Attenuation is caused by several different factors, but primarily scattering and absorption.The scattering of light is caused due to molecular level irregularities in the glass structure.Further attenuation is caused by light absorbed by residual materials, such as metals or water ions, within the fiber core and inner cladding.Light leakage due to bending, splices, connectors, or other outside forces are other factors resulting in attenuation.Attenuation in fibre optics, also known as transmission loss, is the reduction in intensity of the light beam with respect to distance travelled through a transparent medium. Attenuation coefficients in fibre optics usually use units of dB/km through the medium due to the great transparency of modern optical media. The medium is usually a fibre of silica glass that confines the incident light beam to the inside. Attenuation is an important factor limiting the transmission of a light pulse across far distances, and as a result much research has gone into both limiting the attenuation and maximizing the amplification of the fibre optic light beam. Attenuation in fibre optics can be quantified using the following equation:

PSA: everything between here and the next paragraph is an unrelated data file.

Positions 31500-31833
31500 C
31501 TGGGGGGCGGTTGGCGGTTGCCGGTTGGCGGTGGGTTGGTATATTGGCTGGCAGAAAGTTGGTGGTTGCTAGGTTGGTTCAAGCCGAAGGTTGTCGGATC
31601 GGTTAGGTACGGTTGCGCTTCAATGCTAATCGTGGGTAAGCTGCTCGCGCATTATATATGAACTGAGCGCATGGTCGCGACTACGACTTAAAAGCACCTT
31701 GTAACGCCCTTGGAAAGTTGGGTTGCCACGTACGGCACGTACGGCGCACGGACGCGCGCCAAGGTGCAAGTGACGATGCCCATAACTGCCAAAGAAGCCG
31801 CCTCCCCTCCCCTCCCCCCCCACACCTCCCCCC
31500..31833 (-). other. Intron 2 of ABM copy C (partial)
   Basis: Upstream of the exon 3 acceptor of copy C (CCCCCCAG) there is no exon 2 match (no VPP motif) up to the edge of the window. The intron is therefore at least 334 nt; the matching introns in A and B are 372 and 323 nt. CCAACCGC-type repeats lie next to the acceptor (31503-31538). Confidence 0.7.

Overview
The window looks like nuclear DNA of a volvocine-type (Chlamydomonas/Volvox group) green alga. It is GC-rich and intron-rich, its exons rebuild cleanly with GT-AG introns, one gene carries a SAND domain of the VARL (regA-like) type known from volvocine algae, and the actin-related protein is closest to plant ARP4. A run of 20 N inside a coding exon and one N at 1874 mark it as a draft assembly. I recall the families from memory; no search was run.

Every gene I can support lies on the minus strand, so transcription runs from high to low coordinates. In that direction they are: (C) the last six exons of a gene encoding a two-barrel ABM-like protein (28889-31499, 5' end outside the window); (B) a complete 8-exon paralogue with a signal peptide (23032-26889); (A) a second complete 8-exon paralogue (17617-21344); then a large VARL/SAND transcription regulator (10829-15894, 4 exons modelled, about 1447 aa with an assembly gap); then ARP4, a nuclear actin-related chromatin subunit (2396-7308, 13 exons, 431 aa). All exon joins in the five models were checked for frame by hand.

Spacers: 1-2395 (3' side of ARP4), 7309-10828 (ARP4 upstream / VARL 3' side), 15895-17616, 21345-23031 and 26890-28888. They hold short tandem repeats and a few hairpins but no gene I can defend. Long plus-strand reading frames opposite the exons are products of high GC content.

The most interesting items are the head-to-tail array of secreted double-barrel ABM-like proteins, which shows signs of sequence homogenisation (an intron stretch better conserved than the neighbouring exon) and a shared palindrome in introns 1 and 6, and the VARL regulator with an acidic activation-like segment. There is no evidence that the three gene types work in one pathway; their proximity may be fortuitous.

In optical fibers, attenuation is the rate at which the signal light decreases in intensity. For this reason, glass fiber (which has a low attenuation) is used for long-distance fiber optic cables; plastic fiber has a higher attenuation and hence shorter range. There also exist optical attenuators which decrease the signal in a fiber optic cable intentionally.

    Attenuation of light is also important in physical oceanography. Here, attenuation is the decrease in light intensity with depth due to absorption by water molecules and scattering by suspended particulates. This same effect is an important consideration in weather radar as rain drops absorb a part of the emitted beam that is more or less significant depending on the wavelength used.

    The attenuation of photons, particularly of those in the x-ray spectrum, is important in the field of medical physics. Due to the damaging effects of high energy photons, it is necessary to know how much energy is deposited in tissue during diagnostic treatments involving such radiation. Additionally gamma radiation is used in cancer treatments where it is important to know how much energy will be deposited in healthy and in tumorous tissue.